Assessment and Evaluation

Math AQ

Growing Success

This one recurring sentence: "The primary purpose of assessment and evaluation is to improve student learning" (Growing Success, p. 6) brings a significant shift in our thinking about our relationships with students and their families.
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The Seven Fundamental Principles

To ensure that assessment, evaluation, and reporting are valid and reliable, and that they lead

to the improvement of learning for all students, teachers use practices and procedures that:

• are fair, transparent, and equitable for all students;

• support all students, including those with special education needs, those who are learning the

language of instruction (English or French), and those who are First Nation, Métis, or Inuit;

• are carefully planned to relate to the curriculum expectations and learning goals and, as much

as possible, to the interests, learning styles and preferences, needs, and experiences of all students;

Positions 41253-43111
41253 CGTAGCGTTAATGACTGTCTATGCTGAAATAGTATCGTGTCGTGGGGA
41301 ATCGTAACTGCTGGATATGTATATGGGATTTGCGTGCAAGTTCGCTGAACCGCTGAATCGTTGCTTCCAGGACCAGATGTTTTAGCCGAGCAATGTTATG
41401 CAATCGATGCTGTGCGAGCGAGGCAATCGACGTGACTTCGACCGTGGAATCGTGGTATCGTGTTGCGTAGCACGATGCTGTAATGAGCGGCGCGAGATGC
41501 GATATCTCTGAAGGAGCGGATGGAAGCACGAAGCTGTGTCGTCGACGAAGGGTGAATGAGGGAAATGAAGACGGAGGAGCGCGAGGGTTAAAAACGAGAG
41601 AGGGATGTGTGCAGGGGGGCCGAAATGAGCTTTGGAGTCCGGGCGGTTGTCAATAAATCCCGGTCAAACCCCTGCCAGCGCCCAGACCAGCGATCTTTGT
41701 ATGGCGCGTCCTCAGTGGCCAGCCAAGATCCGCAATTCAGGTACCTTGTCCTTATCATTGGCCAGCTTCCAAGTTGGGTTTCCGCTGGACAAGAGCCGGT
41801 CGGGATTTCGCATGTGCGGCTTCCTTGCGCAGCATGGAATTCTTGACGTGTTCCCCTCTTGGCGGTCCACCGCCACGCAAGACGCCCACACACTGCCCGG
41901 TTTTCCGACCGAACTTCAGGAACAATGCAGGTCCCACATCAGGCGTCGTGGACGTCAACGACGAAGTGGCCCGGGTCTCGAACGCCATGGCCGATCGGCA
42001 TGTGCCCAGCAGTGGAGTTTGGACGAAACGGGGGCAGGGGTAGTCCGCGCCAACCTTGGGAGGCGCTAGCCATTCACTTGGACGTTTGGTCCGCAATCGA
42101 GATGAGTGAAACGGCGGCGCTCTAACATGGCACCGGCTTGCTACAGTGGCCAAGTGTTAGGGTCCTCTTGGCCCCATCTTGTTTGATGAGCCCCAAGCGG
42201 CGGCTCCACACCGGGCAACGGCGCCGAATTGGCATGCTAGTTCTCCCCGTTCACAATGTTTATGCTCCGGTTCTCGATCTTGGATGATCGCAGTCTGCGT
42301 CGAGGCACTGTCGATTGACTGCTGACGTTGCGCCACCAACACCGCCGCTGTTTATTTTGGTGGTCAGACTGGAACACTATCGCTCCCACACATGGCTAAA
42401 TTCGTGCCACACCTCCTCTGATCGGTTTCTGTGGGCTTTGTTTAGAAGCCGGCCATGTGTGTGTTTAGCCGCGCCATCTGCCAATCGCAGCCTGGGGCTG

• are communicated clearly to students and parents at the beginning of the school year or course

and at other appropriate points throughout the school year or course;

• are ongoing, varied in nature, and administered over a period of time to provide multiple

opportunities for students to demonstrate the full range of their learning;

• provide ongoing descriptive feedback that is clear, specific, meaningful, and timely to support

improved learning and achievement;

• develop students’ self-assessment skills to enable them to assess their own learning, set specific

goals, and plan next steps for their learning.

(Growing Success, p. 6)


Britain's Got Talent

What do you think the impact of feedback has been for this boy?
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Process Expectations

When we assess and evaluate, we consider these process expectations as a lens through which we see the overall and specific curriculum expectations. Problem Solving is the driver that makes everything move. Focussing our assessment on the expectation of Reasoning and Proving will help us to centre our listening and watching on student conjectures.
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Carol Ann Tomlinson: The Purpose of Assessment

Van De Walle on assessment...

“…the line between assessment and instruction should be blurred. Teaching with problems allows us to blur that line. Assessment need not look different from instruction.”

- Van de Walle, 2006